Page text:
Ever wish you could have even a few formatting options when typing up emails on the iOS device? Well, assuming you’re running iOS 5, you actually do. To access them, simply highlight the word or words you’d like to format, and when the cut/copy/paste menu appears, tap the right most arrow, then the B I U
button, then choose from the bold, italics, or underline options that appear. Oh, and try not to gloat when the recipient asks how you did it.
In theory, Apple’s iMessage service sounds wonderful—the ability to send and receive texts to/from people from your iPad or iPod touch as well as your iPhone is great. But you have to set it up a certain way to make that happen. By default, iMessage on the iPhone defaults to using the device’s phone number—but as long as friends and family continue messaging that number, those messages will never go to your other devices. In order to make that happen, you need to make sure your Apple ID is also set up for iMessage on all your devices, then tell folks to message you using the ID, and not your phone number—new messages should then start arriving on all your devices, letting you respond from whichever is the most convenient. Oh, and one important note: if you use your phone number for iMessage, Apple does some sort of device ID/SIM authentication that could leave that handset receiving your messages long after you’ve upgraded, even if you’ve wiped and restored it.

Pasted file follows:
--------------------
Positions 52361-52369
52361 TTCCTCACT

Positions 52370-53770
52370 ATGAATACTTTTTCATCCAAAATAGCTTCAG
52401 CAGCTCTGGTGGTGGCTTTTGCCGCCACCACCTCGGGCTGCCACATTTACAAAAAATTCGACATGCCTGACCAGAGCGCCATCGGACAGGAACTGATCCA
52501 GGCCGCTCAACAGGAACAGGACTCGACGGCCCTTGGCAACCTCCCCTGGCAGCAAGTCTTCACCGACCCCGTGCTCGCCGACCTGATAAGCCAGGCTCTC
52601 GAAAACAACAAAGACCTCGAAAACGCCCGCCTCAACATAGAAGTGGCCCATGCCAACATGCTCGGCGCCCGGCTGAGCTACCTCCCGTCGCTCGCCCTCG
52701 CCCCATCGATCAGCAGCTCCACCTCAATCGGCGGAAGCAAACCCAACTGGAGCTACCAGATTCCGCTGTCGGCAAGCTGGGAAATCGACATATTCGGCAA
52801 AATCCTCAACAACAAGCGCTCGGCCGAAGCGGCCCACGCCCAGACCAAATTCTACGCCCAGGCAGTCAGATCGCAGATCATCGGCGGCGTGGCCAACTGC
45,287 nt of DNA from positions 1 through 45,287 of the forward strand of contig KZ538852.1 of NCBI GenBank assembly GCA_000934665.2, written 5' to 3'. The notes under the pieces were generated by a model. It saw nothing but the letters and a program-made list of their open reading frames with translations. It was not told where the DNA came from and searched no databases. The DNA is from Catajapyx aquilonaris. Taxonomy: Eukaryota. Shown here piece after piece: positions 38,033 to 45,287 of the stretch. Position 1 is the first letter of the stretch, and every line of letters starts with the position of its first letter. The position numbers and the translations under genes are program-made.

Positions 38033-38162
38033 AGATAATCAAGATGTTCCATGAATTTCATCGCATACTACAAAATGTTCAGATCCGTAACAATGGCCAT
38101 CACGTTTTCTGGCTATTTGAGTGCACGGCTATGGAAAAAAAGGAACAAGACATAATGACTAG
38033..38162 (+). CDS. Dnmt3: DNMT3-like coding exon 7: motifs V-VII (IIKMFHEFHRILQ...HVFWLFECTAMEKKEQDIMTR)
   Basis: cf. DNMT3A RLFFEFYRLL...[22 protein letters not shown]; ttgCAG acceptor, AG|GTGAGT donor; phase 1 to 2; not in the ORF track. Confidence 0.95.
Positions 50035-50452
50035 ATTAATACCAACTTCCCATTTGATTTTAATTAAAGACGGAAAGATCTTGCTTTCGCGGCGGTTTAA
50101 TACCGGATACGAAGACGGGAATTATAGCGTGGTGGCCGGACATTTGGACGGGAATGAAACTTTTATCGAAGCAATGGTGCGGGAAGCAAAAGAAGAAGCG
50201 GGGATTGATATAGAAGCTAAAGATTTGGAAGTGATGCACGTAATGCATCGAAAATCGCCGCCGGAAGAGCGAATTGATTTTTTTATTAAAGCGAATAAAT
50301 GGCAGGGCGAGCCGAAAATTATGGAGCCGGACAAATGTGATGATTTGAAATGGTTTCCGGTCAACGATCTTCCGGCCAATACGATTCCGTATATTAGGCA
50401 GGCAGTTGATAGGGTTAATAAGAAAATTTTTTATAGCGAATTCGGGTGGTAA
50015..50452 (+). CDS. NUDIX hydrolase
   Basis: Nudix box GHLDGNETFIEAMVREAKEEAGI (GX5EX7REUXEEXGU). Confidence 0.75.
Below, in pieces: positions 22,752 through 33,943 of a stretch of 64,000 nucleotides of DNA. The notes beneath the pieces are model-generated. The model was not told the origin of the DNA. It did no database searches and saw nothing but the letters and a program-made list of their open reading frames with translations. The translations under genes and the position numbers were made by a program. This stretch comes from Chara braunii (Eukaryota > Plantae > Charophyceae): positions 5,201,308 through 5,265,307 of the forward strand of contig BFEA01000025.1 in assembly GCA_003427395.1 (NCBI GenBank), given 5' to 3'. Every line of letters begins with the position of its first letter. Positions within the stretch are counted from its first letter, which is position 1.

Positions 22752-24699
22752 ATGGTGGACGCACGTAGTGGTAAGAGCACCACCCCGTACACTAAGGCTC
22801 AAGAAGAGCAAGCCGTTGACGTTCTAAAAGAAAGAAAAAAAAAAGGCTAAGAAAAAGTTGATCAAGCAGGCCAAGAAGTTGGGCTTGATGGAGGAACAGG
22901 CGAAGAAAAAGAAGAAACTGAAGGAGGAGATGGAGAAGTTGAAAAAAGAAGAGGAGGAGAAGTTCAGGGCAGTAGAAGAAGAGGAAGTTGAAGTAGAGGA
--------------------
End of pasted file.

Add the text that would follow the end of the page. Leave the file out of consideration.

If you’ve been used to finding your iTunes U content in its normal home inside the iTunes Store or Videos apps, the recent release of Apple’s dedicated iTunes U app may have thrown you for a loop. But fear not—all the content is still available. Just not where you remember it. To access iTunes U content today, you need to download and/or launch Apple’s official iTunes U app. A simple Catalog button on the Library screen will take you to the same iTunes U content you’ve accessed before, only now it will live inside the iTunes U app—on that aforementioned Library screen—instead of in your Videos app.
Use a Mac? Had problems with new contacts created in Address Book syncing over to your iOS devices? Thanks to an obscure setting in Address Book, iCloud doesn’t always work as it should, but fixing it is typically pretty simple. First, open System Preferences, and open the iCloud tab, then double-check that Contacts sync is turned on. Once that’s done, fire up Address Book, and open Preferences. Down at the bottom of the General tab, you’ll see an option for Default Account - click this, and switch it from On My Mac to iCloud. Once that’s done, all new contacts created should automatically appear on all your iOS devices.